ACLU Pushes for Public Input on Surveillance Technology

Cities and counties across the state have spent over $45 million on surveillance equipment with little to no transparency or oversight, according to a recent report from the American Civil Liberties Union. Now, the individual rights group is calling for more public input to blunt the ambitions of Big Brother.

The ACLU has crafted a model ordinance that it hopes municipalities will consider. It would require public discussion and oversight before acquiring such surveillance systems. Specifically, it calls for council or board approval and public hearings before the acquisition of new surveillance technology, as well as an approved Surveillance Use Policy to be made available to the public.

The ACLU’s report was released Wednesday after a survey of 60 cities and all 58 counties. It found that, between June and November of 2014, at least 90 law enforcement agencies had employed surveillance tools, including controversial programs like facial recognition software. Just a fraction of the programs involved public discussion, however, and most lacked any usage policy that could be accessed by the public.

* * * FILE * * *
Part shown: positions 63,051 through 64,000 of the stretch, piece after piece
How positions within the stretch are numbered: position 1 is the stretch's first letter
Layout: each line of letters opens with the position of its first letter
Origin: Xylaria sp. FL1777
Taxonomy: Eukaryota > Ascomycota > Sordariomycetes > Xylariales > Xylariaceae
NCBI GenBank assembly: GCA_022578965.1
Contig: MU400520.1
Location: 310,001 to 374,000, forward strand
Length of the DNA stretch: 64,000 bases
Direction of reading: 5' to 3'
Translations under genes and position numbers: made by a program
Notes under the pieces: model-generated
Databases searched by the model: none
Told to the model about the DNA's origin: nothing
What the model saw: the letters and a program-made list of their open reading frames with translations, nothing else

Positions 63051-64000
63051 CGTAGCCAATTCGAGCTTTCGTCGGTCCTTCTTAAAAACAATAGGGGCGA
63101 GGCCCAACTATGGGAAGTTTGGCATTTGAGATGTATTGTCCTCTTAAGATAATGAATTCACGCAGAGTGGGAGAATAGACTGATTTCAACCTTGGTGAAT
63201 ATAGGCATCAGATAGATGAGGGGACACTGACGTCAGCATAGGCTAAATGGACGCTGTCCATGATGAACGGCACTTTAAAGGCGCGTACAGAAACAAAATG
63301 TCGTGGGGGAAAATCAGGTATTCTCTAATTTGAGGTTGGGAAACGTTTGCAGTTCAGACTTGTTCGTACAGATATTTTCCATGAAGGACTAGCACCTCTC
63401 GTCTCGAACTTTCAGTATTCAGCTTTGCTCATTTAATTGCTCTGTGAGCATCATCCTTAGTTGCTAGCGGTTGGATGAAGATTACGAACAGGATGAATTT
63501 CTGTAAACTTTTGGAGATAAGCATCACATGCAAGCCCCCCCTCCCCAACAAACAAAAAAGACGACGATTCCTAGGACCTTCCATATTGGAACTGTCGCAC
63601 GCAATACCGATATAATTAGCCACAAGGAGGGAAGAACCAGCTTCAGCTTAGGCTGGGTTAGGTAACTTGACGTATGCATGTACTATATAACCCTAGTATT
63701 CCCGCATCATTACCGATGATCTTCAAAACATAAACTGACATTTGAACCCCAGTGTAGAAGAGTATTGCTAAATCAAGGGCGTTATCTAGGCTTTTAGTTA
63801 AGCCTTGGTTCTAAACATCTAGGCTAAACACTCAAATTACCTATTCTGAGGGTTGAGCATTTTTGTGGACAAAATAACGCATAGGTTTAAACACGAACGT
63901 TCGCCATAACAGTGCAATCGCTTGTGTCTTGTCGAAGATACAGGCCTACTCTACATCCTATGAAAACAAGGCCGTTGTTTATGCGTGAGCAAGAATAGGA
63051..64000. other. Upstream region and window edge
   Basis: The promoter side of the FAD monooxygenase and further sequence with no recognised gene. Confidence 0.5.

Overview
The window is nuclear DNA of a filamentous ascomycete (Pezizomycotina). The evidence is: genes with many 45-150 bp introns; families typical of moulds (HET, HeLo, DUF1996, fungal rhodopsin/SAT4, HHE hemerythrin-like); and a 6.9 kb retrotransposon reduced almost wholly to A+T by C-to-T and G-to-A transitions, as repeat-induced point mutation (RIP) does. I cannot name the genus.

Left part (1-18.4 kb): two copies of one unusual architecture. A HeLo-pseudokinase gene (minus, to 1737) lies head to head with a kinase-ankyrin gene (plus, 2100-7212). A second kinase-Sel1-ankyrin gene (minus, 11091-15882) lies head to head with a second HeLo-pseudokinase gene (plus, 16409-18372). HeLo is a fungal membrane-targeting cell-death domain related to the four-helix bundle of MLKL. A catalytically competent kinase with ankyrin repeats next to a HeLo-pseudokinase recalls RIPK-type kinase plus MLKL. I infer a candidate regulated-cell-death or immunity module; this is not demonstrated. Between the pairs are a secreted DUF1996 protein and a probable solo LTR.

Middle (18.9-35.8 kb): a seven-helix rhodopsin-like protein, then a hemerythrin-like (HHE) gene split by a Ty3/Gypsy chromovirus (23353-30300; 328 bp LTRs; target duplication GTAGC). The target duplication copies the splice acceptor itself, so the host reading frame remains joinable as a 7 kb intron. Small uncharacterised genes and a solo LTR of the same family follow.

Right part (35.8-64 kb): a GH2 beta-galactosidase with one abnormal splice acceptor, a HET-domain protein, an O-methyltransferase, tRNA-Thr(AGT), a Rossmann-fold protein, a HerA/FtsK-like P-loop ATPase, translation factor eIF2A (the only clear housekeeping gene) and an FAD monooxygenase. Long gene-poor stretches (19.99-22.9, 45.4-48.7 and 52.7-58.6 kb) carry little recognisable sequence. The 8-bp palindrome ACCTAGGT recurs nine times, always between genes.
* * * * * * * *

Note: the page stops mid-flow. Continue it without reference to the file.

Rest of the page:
“Local law enforcement has been taking advantage of millions of federal surveillance dollars streaming into California to sidestep the normal oversight process of city councils and boards of supervisors and keep the public in the dark about important community decisions,” said Nicole Ozer, director of the ACLU of California, in a statement.

Read more about the recent report and the model ordinance here.


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